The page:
Vickers hardness testers are normally categorized as micro, low load or macro hardness testers. The load ranges are more specifically differentiated as follows:
- Macro Vickers hardness tester: Load range above 5 kg for components with low to high hardness.
- Low load Vickers hardness tester: Load range from 0.2 to 5 kg for small parts and thick coatings or materials with low hardness.
- Micro Vickers hardness tester: Load range below 0.2 kg for indentations on thin coatings and hardness determination of individual crystallites or inclusions.
Modern Vickers hardness testing machines like the DuraScan from ZwickRoell cover various load ranges with a single instrument and support standard-compliant tests according to Knoop, Brinell and in some cases even Rockwell.
Our Vickers hardness testers are ideal for use anywhere from simple individual tests to complex and automated test tasks.
Our Vickers hardness testers are especially suited for customers in the metals, automotive, aerospace, and motorsport sectors, as well as for research and laboratory facilities.
Vickers hardness testers overview Operating principle More on Vickers hardness testing Consultation request
Overview of Vickers hardness testing machines and Vickers hardness testers
Our DuraScan Vickers hardness testers are among the closed loop software controlled Vickers hardness testing machines.
Vickers hardness testers that include a tool changing system (turret) like the DuraScan allow for quick changes between different test methods. Vickers hardness testing machines are found in most laboratory environments.
In the development of Vickers hardness testers at ZwickRoell, we particularly focus on the following:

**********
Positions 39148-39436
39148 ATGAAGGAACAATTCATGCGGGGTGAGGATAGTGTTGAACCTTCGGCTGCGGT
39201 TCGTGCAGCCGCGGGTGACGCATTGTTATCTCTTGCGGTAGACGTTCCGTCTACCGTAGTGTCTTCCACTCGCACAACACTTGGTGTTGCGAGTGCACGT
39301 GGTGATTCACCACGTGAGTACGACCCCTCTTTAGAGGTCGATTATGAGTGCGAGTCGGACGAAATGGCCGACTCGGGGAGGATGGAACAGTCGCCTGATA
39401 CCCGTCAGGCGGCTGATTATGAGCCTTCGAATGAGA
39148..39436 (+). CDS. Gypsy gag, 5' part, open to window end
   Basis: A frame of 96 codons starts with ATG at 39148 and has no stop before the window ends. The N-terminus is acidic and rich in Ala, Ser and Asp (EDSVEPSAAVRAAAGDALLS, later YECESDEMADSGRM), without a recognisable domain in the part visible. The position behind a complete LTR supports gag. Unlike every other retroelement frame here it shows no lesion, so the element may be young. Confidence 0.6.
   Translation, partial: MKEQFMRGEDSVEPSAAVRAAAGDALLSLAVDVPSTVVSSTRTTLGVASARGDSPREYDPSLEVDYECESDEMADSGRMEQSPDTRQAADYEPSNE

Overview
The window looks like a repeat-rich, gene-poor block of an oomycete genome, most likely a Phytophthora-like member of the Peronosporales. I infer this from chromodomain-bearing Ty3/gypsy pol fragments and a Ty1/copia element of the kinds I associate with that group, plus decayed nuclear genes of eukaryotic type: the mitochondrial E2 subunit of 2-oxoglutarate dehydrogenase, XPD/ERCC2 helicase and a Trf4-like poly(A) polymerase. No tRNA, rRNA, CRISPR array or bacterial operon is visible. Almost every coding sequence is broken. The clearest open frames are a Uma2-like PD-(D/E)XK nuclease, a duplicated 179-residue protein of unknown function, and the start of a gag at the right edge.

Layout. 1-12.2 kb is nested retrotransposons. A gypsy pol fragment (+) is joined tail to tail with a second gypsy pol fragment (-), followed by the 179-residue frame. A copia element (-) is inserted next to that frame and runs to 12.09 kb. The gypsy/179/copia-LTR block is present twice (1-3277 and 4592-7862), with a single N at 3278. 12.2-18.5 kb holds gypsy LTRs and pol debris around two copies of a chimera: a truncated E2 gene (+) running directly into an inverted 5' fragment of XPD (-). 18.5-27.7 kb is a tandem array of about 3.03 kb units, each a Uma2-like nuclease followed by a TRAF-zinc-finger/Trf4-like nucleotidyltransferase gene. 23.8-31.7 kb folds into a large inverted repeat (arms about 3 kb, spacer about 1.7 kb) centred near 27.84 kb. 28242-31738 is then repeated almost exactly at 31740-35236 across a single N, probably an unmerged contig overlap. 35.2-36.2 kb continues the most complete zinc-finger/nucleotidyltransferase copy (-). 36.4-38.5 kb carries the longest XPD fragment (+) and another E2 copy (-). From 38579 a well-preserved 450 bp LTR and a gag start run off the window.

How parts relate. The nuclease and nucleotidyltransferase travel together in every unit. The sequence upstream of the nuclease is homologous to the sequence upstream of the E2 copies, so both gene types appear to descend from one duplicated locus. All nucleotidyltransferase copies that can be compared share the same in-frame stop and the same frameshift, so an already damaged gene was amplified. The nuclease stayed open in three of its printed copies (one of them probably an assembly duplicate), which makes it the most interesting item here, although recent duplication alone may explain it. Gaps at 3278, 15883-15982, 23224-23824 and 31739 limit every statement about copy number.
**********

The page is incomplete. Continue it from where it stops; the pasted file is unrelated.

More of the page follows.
- High precision and durability
- Simple operation that minimizes operational errors
- Future-proof testing software
What is a Vickers hardness tester?
As the name indicates, a Vickers hardness tester is specialized for hardness testing according to the Vickers method. Many Vickers hardness testers can also cover Brinell and Knoop test methods.
These instruments support standard compliant testing of different materials and component geometries across a wide range of industries. A typical Vickers hardness testing instrument includes a load application feature, an indenter, a test anvil and an optical system. Vickers hardness testers can be manually operated, where the indentation is measured using an ocular device, or they can be software-controlled Vickers hardness testing machines with fully automated evaluation of the test indentation.
With the software-controlled Vickers hardness testing machines you benefit from a wide range of functions including a template function, user-defined specimen grips, a high-resolution camera system and electronically controlled load application. These Vickers hardness testing instruments can be used to create hardness curves (hardness profile measurements) and hardness maps of complete specimens.
ZwickRoell hardness testing instruments for Vickers test according to valid industry standards including ISO 6506, ISO 6507, ISO 4545, ASTM E384, ASTM E92, ASTM E10. Measuring hardness helps designers and manufacturers determine material properties, including after hardening and forming processes, and therefore evaluate how they will behave in their intended application.
How does a Vickers hardness tester work?